Dr. H. H. Holmes and The Whitechapel Ripper – A Review
You would think by the title , Dr. H. H. Holmes and The Whitechapel Ripper, that such a book would contain all sorts of links, theories and hypothesis between the history we know of Holmes and the crimes we know of Jack the Ripper. It’s a fascinating and intriguing theory that’s bubbled to the surface in a couple of places, not the least of which was presented by the great-great-grandson of Holmes himself, Jeff Mudgett. Bloodstains gave an interesting perspective on Holmes being in London, committing the murders in order to sell skeletons and harvest organs. But that was hypothesis and speculation with a smattering of what-if. So does this new account from Dane Ladwig fill in the gaps and present us with compelling evidence to support the conjecture that H.H. Holmes committed the Whitechapel murders and that’s why Jack the Ripper was never caught?
To put it bluntly, no. For anyone familiar with the crimes of Holmes this book is repetitious and extremely jumpy. Pieces of crimes Holmes committed, the money he was paid for his "confession" and details about the Murder Castle are repeated several times. For anyone who’s seen "H.H. Holmes: America’s First Serial Killer" there is nothing new to be learned here. In fact, the chaotic writing style may even confuse and downplay the devious nature of Holmes.
The crimes of Holmes make up the first 70% of the book and then we jump into the a recap of the Ripper murders. The book goes over each of the murders in case we didn’t know what happened. It then goes on to dismiss or refute why different suspects should be discounted as the true identity of the Ripper. There’s even reasons why we should discount the "Jill the Ripper" idea.
Somewhere in all this are a couple dozen words that try to link Holmes to the Ripper murders. However, if you blink you’ll miss it. Despite the bait and hook of the title, there is no real evidence or argument to create a case that Holmes is Jack the Ripper. Yes, it’s a great idea and to me, it sounds just as plausible as any of the other theories, maybe even more so, but this book does not offer anything tangible or meaningful to add to the discussion. To be honest, this book is nothing more than a Primer on some of the crimes committed. And even at that, it’s far too long to be a summary, yet lacks detail to make it compelling.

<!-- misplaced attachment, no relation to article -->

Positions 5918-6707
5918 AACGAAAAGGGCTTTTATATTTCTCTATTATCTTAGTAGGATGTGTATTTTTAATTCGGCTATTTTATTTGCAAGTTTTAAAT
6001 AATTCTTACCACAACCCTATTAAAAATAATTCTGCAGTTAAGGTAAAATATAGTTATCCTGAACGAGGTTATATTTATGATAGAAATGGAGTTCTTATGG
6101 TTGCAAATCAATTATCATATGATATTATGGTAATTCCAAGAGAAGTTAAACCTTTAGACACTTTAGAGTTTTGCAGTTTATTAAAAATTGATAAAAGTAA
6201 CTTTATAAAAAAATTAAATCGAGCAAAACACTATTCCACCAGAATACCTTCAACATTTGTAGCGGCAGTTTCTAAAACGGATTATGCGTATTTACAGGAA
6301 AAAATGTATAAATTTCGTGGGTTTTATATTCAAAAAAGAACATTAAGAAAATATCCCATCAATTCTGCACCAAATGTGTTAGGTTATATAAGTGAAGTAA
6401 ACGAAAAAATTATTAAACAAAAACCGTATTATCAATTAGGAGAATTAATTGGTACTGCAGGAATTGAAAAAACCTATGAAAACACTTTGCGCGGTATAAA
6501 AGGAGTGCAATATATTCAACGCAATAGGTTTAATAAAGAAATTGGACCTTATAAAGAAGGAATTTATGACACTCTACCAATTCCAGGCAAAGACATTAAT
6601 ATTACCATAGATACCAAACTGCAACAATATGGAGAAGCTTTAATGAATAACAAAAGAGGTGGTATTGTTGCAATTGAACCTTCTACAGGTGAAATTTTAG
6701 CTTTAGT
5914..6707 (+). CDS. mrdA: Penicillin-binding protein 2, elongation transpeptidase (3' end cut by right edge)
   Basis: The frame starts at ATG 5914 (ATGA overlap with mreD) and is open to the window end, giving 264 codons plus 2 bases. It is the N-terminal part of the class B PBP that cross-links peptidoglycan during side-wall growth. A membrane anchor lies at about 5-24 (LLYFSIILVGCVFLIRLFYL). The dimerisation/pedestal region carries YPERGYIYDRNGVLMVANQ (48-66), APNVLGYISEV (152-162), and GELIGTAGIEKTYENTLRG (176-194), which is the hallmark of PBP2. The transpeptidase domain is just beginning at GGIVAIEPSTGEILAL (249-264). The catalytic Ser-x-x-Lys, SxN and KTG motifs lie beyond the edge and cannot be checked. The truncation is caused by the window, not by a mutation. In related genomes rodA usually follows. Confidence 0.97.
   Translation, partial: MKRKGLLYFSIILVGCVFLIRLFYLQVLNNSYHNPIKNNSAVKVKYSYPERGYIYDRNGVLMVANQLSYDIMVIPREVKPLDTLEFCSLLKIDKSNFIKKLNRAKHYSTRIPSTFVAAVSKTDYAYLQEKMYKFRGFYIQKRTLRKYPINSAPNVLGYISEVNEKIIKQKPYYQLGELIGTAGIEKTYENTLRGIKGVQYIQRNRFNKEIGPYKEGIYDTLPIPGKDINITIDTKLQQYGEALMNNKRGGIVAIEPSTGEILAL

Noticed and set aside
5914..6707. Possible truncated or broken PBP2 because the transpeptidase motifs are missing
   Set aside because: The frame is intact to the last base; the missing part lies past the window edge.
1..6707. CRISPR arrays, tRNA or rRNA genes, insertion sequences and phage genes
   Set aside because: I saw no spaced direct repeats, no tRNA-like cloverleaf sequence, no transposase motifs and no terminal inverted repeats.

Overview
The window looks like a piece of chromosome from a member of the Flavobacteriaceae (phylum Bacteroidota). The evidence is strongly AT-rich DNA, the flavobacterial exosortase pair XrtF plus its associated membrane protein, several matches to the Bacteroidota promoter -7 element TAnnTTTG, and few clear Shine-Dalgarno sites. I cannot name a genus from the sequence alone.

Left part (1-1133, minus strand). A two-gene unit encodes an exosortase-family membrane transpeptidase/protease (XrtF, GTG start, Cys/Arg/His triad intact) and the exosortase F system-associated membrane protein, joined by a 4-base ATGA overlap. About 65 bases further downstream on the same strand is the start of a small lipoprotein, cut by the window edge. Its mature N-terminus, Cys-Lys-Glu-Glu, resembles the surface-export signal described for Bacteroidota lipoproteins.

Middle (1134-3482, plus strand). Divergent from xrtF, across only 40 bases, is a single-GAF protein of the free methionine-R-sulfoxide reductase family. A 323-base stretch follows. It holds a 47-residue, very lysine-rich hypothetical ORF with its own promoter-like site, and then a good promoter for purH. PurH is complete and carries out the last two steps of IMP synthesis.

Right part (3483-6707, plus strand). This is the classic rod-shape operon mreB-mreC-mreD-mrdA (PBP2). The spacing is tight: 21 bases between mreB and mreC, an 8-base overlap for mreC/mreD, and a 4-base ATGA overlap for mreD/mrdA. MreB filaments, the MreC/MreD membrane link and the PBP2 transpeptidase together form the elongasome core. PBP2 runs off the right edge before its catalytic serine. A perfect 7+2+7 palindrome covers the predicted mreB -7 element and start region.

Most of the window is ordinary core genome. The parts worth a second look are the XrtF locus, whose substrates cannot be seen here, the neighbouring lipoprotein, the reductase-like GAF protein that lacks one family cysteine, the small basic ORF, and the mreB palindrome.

With each chapter you keep waiting to see the link between these men. Yet it never comes. When you finally get to the portion of the Ripper murders it feels like you’re going to run out of time and pages to make the connections. And then you hit the credits and bibliography. Sadly, I was left wondering what the point of the book was. Bloodstains presented a fictionalized connection that makes you wonder if Mudgett’s evidence is real or imagined. The Whitechapel Ripper simply sums up the crimes of these two killers and let’s you decide if there is a link.
I was disappointed, confused and frustrated when I reached the end. There was nothing to be learned and I don’t believe this offers any real research to link these two sets of crimes. This is not a good book about Holmes, nor is a good book about Jack the Ripper. If you’ve never heard of these two criminals, this might be worth some of your time. In my opinion though, there are far better books on the subject. You’re better off with the above mentioned "H.H. Holmes: America’s First Serial Killer" or "Depraved".
Other Articles of Interest:
- Jack the Ripper ‘was invented to win newspaper war’
- Bloodstains – Jeff Mudgett
- Whitechapel Series 1
- H.H. Holmes to be exhumed
- Bloodstains – The Analysis
- The Devil in White City
- Haunted History Season 1, Ep. 3 "Murder Castle"
- Aaron Kosminski Named as Jack the Ripper Through DNA Evidence
- Killer Contact – Jack the Ripper – S01E01
- The Hunt for Jack the Ripper